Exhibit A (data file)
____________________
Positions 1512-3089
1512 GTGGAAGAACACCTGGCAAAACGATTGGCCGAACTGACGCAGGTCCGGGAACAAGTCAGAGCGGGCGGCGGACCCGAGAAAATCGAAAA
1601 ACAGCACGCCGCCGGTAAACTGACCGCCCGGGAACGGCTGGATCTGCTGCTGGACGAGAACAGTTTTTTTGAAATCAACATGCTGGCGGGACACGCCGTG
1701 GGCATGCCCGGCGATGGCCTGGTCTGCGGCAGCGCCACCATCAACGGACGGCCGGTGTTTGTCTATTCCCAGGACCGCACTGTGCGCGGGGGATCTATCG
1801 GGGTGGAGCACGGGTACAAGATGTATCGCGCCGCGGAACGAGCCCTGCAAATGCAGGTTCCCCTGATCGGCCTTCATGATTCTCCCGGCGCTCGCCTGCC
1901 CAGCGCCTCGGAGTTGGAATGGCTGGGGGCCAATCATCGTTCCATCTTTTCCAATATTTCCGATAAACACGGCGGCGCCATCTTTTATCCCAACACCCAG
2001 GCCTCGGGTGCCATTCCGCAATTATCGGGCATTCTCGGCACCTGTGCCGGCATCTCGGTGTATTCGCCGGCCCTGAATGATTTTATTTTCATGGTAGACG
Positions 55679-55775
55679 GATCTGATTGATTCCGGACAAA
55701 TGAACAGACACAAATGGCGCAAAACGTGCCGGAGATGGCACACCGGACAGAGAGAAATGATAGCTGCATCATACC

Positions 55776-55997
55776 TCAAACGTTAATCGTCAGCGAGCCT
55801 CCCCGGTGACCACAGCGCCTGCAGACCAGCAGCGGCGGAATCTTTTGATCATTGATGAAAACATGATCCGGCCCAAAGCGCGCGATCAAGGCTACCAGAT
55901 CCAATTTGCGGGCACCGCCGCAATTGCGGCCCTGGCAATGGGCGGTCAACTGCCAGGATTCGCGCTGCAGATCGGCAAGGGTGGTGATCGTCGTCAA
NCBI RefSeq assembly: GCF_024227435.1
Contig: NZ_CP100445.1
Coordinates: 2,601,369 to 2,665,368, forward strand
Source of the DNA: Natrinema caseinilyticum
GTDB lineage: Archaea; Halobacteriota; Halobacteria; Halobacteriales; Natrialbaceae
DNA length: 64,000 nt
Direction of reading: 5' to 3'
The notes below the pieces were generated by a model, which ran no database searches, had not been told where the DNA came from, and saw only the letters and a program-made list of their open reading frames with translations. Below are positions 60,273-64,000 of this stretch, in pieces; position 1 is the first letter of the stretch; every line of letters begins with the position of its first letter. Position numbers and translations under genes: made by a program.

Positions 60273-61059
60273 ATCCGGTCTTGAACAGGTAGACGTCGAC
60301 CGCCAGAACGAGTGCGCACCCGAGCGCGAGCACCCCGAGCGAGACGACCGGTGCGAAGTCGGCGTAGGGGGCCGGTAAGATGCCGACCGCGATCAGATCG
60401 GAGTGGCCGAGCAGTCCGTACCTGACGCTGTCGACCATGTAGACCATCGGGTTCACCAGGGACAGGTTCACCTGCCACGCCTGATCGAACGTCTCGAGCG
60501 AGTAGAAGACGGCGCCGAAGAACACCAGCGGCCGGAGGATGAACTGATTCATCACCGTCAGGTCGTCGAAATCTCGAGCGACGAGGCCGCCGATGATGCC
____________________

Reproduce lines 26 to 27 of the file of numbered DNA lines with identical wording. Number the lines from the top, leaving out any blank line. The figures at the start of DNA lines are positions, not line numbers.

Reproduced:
60401 GAGTGGCCGAGCAGTCCGTACCTGACGCTGTCGACCATGTAGACCATCGGGTTCACCAGGGACAGGTTCACCTGCCACGCCTGATCGAACGTCTCGAGCG
60501 AGTAGAAGACGGCGCCGAAGAACACCAGCGGCCGGAGGATGAACTGATTCATCACCGTCAGGTCGTCGAAATCTCGAGCGACGAGGCCGCCGATGATGCC